Prior to the passage of House Bill 13-1058, Colorado alimony (renamed “spousal maintenance”) awards varied greatly from judge to judge and were left to the discretion of the court.
The new legislation provides a well-defined, clear-cut formula for the first time in the history of Colorado alimony laws.
The Basic Calculation
If a couple makes $300,000 or less, the formula is 40 percent of the higher income earner’s adjusted gross income, less 50 percent of the lower income earner’s adjusted gross income.
This means that all parties that fall at or below the $300,000 earning limit have a standardized method of determining spousal maintenance.
Over $300,000 Income Limit
A couple making more than a combined income of $300,000, are still subject to the court’s discretion in factors, such as length of marriage and specific financial circumstances and dynamics. The 40/50-percent split formula, however, is no longer mandatory for the court.
No More Guaranteed Spousal Maintenance
Under the new Colorado statute, spousal maintenance for the party making less money is not guaranteed as it was under the old system.
The new legislation requires that the court review both parties’ financial circumstances before deciding on alimony for the lesser earning spouse.
No Maintenance Presumption
Also absent from the new law is the presumption that the husband is the party paying spousal maintenance; now it is determined by the higher-income earner.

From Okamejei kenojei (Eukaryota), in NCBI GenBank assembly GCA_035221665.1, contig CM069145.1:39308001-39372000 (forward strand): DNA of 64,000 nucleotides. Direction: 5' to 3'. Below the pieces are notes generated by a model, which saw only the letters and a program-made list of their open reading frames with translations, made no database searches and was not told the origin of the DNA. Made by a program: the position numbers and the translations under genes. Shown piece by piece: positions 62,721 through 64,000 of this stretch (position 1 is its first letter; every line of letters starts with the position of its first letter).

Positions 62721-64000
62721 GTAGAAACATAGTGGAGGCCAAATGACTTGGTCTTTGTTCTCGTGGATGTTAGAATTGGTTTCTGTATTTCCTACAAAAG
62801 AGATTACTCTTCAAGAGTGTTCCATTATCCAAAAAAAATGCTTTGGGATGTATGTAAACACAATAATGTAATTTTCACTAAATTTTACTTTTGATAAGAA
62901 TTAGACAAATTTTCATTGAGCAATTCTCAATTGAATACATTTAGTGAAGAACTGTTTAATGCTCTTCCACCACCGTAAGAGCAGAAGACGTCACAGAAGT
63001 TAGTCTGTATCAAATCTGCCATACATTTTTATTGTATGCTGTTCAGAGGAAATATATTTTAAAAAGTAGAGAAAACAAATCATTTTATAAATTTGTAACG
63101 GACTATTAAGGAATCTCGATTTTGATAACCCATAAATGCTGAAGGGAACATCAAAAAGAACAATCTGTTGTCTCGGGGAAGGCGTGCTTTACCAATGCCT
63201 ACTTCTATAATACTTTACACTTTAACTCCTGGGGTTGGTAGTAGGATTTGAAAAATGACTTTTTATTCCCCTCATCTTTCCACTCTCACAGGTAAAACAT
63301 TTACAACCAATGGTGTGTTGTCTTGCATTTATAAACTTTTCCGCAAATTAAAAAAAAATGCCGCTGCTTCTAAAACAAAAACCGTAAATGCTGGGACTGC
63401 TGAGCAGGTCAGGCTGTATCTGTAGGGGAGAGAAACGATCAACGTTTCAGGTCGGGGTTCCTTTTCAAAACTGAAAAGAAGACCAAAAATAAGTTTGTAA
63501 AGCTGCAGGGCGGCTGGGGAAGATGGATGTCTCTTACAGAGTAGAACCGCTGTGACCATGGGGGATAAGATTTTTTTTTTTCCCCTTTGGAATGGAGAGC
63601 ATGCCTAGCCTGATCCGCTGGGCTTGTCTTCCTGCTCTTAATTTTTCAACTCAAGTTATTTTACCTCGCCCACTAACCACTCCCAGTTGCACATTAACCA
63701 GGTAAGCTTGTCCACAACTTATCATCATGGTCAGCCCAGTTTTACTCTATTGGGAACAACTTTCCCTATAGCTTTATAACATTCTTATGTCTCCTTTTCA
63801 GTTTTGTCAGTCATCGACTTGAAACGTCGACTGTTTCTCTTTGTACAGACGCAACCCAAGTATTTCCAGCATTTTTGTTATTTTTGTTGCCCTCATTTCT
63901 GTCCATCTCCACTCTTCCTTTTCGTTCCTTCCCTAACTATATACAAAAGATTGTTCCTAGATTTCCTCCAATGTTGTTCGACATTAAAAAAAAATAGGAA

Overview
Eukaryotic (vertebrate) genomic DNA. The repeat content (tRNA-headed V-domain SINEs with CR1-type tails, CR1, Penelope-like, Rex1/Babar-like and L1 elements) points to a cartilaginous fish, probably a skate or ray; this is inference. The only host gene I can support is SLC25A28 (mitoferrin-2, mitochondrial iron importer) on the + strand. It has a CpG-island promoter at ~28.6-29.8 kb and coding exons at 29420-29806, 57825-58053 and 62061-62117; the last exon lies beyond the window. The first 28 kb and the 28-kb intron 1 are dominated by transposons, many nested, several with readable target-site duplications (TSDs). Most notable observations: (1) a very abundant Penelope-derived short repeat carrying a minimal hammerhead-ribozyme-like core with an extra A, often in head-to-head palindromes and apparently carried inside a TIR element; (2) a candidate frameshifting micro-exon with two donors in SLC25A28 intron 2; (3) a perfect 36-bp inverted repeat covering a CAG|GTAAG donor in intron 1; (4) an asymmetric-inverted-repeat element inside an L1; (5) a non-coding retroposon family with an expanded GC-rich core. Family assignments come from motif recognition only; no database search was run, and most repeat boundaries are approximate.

Spousal maintenance must first be requested and the new 40/50-percent calculation is performed. The judge, though, still must make a determination as to the fairness and equity of any potential award.
Support that Deviates or is Denied
If any award is made contrary to the new calculations, the court must provide written or oral conclusions as to why an award of spousal maintenance was either denied or rendered by an alternate formula or different guidelines.
Property and Debt Distribution as Maintenance Leverage
Another interesting change to the law is the court’s discretion in using marital property or community debt to reduce the amount or term of a maintenance award.
A judge may award the maintenance recipient additional marital property to reduce the spousal maintenance to be paid. The judge may also allow the paying spouse to assume more of the marital debt as a way of reducing the award amount or length of its term.
When the New Law Takes Effect
The new Colorado alimony laws are scheduled to take effect on Jan. 1, 2014. However, judges are already using the new formula to calculate spousal maintenance awards, and Colorado divorce attorneys are also using it in their settlement negotiations.